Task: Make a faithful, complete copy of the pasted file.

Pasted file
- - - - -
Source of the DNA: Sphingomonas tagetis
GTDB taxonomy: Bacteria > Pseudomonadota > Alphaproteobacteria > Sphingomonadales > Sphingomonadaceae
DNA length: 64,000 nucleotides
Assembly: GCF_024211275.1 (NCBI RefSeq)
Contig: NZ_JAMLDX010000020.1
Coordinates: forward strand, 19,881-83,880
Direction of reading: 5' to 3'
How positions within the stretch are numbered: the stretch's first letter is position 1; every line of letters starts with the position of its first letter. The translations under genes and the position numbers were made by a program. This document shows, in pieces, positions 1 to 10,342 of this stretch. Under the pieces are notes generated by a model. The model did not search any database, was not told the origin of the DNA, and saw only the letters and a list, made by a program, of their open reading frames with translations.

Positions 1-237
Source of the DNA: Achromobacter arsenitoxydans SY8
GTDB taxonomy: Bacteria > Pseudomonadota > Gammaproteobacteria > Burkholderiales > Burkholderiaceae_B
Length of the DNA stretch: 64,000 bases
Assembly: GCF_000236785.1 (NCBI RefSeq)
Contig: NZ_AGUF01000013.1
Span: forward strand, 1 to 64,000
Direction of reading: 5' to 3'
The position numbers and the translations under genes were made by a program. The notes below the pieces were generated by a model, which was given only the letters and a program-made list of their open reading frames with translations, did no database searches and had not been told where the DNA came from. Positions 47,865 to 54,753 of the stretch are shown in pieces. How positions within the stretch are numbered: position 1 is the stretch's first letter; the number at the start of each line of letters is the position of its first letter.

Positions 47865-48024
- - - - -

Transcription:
Source of the DNA: Sphingomonas tagetis
GTDB taxonomy: Bacteria > Pseudomonadota > Alphaproteobacteria > Sphingomonadales > Sphingomonadaceae
DNA length: 64,000 nucleotides
Assembly: GCF_024211275.1 (NCBI RefSeq)
Contig: NZ_JAMLDX010000020.1
Coordinates: forward strand, 19,881-83,880
Direction of reading: 5' to 3'
How positions within the stretch are numbered: the stretch's first letter is position 1; every line of letters starts with the position of its first letter. The translations under genes and the position numbers were made by a program. This document shows, in pieces, positions 1 to 10,342 of this stretch. Under the pieces are notes generated by a model. The model did not search any database, was not told the origin of the DNA, and saw only the letters and a list, made by a program, of their open reading frames with translations.

Positions 1-237
Source of the DNA: Achromobacter arsenitoxydans SY8
GTDB taxonomy: Bacteria > Pseudomonadota > Gammaproteobacteria > Burkholderiales > Burkholderiaceae_B
Length of the DNA stretch: 64,000 bases
Assembly: GCF_000236785.1 (NCBI RefSeq)
Contig: NZ_AGUF01000013.1
Span: forward strand, 1 to 64,000
Direction of reading: 5' to 3'
The position numbers and the translations under genes were made by a program. The notes below the pieces were generated by a model, which was given only the letters and a program-made list of their open reading frames with translations, did no database searches and had not been told where the DNA came from. Positions 47,865 to 54,753 of the stretch are shown in pieces. How positions within the stretch are numbered: position 1 is the stretch's first letter; the number at the start of each line of letters is the position of its first letter.

Positions 47865-48024